Common Causes of Hip Pain
There are many potential causes of hip pain, both chronic and acute. A proper diagnosis is crucial to ensuring you receive the most effective treatment for your condition.
In some instances, your hip pain may be caused by an injury associated with a one-time event. These include:
- Fractures – A sudden blow to the pelvis or femur may cause a break at the joint. This most commonly occurs in vehicle accidents and serious falls. Elderly patients are especially susceptible to hip fractures with falls.
- Dislocations – A dislocated hip occurs when the femur gets knocked out of its socket. This injury also occurs with vehicle accidents and serious falls. It can be dislocated forward or backward, and the surrounding ligaments and muscles can be damaged with this type of injury.
- Posterior dislocation: This is the most common type of dislocation at the hip joint. The femur (thigh bone) is pushed backward out of the socket. Typically, the leg will be in a fixed position of rotation inward to the middle of the body.
- Anterior dislocation: The femur is pushed forward out of the hip socket, and the leg will be rotated away from the body
- Sprains and strains – Stretched or torn ligaments or muscles result in a sprain. These injuries occur when you place too much pressure on your muscles and ligaments, which is common when lifting heavy objects, participating in sports, or with a dislocation as described above.
Repetitive motions can result in significant wear and tear to your hip. These injuries often occur in work environments or from athletic activities, and they can be quite painful. Common examples of repetitive motion injuries include:
- Bursitis – The bursa providing cushioning to your hip can fill with fluid and become swollen from repetitive movements, causing redness and sensitivity. It can also be damaged from trauma to the hip joint. This causes pain at the outside of the leg-hip junction.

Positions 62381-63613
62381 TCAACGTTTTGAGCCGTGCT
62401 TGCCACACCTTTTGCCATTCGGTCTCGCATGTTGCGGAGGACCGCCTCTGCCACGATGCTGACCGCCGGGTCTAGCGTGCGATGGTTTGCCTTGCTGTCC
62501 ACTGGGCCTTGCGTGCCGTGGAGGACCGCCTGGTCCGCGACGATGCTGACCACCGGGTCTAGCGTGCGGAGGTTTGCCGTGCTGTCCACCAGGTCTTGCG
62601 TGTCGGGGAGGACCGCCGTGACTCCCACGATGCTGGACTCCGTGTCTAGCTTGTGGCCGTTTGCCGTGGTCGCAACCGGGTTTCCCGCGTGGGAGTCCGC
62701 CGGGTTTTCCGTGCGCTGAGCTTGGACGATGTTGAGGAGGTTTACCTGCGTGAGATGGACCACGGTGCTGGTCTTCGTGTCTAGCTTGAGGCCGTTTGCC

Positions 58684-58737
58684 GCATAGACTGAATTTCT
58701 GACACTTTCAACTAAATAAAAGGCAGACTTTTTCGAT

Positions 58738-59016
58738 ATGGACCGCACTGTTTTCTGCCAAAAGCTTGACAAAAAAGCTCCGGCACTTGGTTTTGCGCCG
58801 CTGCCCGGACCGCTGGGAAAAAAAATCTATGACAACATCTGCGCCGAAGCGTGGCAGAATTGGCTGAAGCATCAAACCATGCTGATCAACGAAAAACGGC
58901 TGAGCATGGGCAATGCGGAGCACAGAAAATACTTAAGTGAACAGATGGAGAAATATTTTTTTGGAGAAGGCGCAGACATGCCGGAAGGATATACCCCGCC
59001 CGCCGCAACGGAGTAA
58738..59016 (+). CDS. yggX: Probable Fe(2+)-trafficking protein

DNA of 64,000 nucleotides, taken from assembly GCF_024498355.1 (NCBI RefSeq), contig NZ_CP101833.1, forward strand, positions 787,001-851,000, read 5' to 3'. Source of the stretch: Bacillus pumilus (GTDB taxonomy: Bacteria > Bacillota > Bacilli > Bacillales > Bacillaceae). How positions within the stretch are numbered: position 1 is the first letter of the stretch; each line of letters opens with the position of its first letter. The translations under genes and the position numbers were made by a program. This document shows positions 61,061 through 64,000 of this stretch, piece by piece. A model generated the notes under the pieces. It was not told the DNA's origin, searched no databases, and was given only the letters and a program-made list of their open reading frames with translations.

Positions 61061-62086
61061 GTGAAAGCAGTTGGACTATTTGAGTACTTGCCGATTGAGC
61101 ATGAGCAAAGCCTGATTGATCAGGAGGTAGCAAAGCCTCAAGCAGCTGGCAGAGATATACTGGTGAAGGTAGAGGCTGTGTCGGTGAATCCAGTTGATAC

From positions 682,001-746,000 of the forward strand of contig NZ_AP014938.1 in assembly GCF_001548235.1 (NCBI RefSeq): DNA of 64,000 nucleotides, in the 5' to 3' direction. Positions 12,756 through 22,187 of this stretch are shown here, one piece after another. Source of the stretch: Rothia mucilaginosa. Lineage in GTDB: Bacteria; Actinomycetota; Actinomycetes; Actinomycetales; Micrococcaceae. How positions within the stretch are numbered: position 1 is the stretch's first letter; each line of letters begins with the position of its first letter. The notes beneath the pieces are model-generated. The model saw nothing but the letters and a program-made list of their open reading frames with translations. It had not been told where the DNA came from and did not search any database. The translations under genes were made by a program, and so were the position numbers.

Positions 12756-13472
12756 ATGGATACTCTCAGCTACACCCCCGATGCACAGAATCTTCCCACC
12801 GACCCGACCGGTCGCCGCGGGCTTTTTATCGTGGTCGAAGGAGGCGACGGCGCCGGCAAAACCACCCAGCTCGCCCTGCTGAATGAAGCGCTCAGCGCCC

- Tendonitis – The tendons in your hip can become damaged from overuse, causing painful inflammation in the tendon. The most common is hip flexor tendonitis, often seen in runners, causing pain with flexion and extension of the leg.
- Cartilage damage – The most common type of cartilage damage in the hip involves the labrum. This cartilage acts as a cushion, allowing smooth movement between the femur and the acetabulum. This can cause pain in the hip and the groin.
Damage to nerves in the hip are uncommon, however, nerve compression in the low back can present as pain in the hip area:
- Nerve Pain – This issue is usually caused by nerve compression. It is often associated with numbness, tingling, or burning sensations along the buttock and can extend down to the leg and foot. In severe cases, you may experience weakness of the leg.
- Piriformis Syndrome – This issue is associated with a congenital anatomical anomaly where the sciatic nerve traverses through the fibers of the piriformis muscle instead of behind them. This can irritate the nerve and cause pain in the buttocks and hips and even into the leg on the affected side. A spasm of the piriformis muscle can itself cause buttock and hip pain.
Arthritis can develop from inflammation of the hip joint, causing pain and stiffness which gets worse over time. The most common types of arthritis impacting the hip include:
- Rheumatoid arthritis – This occurs when your immune system attacks your hip joint, causing swelling and pain.
- Osteoarthritis – This develops when the cartilage in your hip breaks down, causing the bones to rub together. Osteoarthritis results in pain and stiffness.
- Femoroacetabular Joint – This occurs at the junction of the femur with the acetabulum when the cartilage surrounding the femur deteriorates. It can cause pain at the side of the hip as well as in the groin.
- Sacroiliac Joint – This occurs at the junction of the sacrum with the pelvis. It can cause pai